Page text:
One great thing about having spent the entire year on vox (I’d started in mid-2006, man does that seem like a long time ago…) is that I was able to keep track of the books that I read last year. 22. Not bad, a little less than previous years I think. I used to read a lot in airports and airplanes when The Beloved and I lived in separate places. Now, I just read before bed most of the time. That’s a trade I’m happy to make.
Regardless, there were a number of really excellent books that I read this past year (and probably a couple of clunkers – Philip K. Dick’s very early piece “Voices From the Street” comes to mind mostly, Charles Frazier’s “Thirteen Moons” for the most disappointing acclaimed book). The ones I enjoyed the most were:
Manhunt: The 12-Day Chase for Lincoln’s Killer by James Swanson. This book was suggested by Janie. I don’t usually read a lot of non-fiction. I like my books to entertain me, often with a fair amount of escapism. I joked the other day when we watched the movie “The Nativity Story” that it lacked tension because I knew the ending. Well, I knew the ending here, too. I was a history minor in college and read a fair amount of Civil War. This telling of the plotting and execution of the Lincoln assassination in 1865 was absolutely gripping. Swanson does a great job of making 19th century letters and documents come alive and invest them with real personality. In many ways, Booth almost succeed despite himself. He and his accomplices weren’t exactly masterminds, but they figured out a way around the “system” to commit their crimes – and nearly got away with it. Great great read.
Girls by Frederick Busch. I’ve always liked the way that Joyce Carol Oates has been able to capture the “quiet desperation” of muddling through in the average lives of New England and New York. I had never read anything of Frederick Busch before and this story of a nearly-broken former-cop-turned-security-guard and his near obsessive investigation into the disappearance of a local girl is impressively haunting. Not really a whodunit – the investigation is almost secondary – but the book follows the protagonist's inexorable drag into obsession and its effects on him, his marriage and his life. Real and raw – and with amazing prose – this book stays with you long after finishing it. (Note: the main character appears again in North, which was FB’s last book published before he died in 2006. It was also very good, but of the two, I enjoyed Girls more.)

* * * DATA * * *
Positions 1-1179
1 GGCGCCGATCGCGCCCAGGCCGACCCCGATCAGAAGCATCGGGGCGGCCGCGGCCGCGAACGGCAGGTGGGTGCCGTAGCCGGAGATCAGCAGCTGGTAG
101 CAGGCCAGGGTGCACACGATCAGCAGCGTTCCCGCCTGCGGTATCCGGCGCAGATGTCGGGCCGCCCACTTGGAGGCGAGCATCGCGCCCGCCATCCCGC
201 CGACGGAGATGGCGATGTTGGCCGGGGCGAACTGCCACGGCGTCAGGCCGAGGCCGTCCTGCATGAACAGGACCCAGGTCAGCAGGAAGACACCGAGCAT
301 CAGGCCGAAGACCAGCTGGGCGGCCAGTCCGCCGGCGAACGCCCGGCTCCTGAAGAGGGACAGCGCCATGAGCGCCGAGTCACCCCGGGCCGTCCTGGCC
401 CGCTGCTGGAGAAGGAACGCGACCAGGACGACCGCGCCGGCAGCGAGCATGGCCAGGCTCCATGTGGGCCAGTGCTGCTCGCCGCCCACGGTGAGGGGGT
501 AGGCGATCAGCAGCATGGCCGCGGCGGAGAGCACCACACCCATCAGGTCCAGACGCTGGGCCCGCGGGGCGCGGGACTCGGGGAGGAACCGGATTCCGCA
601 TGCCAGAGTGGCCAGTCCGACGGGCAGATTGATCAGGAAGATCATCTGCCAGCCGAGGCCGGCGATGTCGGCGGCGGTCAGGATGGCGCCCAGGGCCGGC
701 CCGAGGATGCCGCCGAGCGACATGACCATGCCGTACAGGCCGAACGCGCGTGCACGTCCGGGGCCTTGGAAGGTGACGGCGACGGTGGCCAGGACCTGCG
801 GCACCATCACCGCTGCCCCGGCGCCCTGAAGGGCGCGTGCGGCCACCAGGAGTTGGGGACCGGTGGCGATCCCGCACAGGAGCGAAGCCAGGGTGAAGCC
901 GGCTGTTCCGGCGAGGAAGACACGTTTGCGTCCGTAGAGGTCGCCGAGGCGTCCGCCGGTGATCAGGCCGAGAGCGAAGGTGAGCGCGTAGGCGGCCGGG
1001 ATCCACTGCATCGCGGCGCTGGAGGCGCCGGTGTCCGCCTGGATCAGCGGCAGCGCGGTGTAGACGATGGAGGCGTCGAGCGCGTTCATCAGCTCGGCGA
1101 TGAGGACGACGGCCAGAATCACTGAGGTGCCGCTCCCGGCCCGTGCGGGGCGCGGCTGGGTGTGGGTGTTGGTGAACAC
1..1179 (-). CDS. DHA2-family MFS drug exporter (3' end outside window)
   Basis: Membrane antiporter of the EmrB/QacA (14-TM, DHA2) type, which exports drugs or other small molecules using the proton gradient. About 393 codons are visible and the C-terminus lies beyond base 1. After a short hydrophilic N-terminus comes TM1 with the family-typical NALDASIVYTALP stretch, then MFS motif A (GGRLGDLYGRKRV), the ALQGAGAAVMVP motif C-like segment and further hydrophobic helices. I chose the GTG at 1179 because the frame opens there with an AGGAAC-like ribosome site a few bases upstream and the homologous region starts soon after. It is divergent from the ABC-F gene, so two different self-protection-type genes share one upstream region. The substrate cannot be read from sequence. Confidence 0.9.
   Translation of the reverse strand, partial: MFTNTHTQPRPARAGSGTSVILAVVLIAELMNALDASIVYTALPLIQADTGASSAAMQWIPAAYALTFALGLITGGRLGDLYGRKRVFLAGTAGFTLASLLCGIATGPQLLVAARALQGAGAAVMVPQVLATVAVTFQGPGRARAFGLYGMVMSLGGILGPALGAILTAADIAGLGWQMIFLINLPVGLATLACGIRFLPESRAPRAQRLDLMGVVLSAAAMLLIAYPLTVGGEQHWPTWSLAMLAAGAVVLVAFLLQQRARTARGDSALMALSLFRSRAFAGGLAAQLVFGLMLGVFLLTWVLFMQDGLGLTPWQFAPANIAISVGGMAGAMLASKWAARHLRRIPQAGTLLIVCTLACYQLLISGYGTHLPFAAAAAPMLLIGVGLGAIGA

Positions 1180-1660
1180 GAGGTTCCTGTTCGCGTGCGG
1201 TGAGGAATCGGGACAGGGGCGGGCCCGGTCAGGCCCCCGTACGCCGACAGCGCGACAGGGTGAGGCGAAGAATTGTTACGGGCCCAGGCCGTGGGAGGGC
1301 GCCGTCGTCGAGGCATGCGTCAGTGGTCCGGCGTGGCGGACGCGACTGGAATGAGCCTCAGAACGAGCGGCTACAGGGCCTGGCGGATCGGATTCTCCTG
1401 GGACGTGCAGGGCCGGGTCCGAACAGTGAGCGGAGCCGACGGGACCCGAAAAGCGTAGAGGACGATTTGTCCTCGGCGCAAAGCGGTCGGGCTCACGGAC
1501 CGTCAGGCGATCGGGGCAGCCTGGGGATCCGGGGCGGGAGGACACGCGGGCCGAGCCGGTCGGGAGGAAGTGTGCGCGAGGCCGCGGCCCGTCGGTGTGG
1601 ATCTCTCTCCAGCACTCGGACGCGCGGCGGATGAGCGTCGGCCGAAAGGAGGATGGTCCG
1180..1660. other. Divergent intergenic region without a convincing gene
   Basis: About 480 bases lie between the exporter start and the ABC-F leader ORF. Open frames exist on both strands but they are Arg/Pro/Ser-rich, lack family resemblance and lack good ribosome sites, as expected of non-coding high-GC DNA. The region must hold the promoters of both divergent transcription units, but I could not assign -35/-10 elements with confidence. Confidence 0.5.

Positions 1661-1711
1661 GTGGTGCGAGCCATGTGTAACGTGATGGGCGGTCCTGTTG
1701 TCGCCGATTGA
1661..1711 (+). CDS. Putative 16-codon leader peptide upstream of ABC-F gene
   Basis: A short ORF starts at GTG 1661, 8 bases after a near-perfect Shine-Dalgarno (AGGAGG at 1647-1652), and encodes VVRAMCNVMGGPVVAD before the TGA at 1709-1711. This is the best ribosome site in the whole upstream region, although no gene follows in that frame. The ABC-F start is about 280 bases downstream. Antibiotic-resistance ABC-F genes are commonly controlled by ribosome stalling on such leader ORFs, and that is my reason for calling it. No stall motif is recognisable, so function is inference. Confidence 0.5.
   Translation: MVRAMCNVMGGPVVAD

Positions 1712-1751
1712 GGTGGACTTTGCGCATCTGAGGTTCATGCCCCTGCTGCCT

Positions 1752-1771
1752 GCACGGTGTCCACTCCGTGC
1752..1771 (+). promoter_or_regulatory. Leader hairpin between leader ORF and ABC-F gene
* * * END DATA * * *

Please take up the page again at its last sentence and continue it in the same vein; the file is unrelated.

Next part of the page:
Harry Potter and the Deathly Hallows by J.K. Rowling. In the face of almost impossible expectation, JK Rowling delivered a wonderfully entertaining book that was a fantastic finish to the Harry Potter series and contained within it a great story and surprises all its own. I’m sure Potterphiles will quibble about certain aspects or outcomes, but I devoured this book when it was released in the summer, and am looking forward to re-reading it (probably the whole series) again sometime in the future — right now, I think "Half Blood Prince" is my favorite. I’m sure that Ms. Rowling will be under immense pressure to bring the characters back again, but I hope she doesn’t. There is grace in a well-told tale – especially one that was so satisfying and surprising throughout.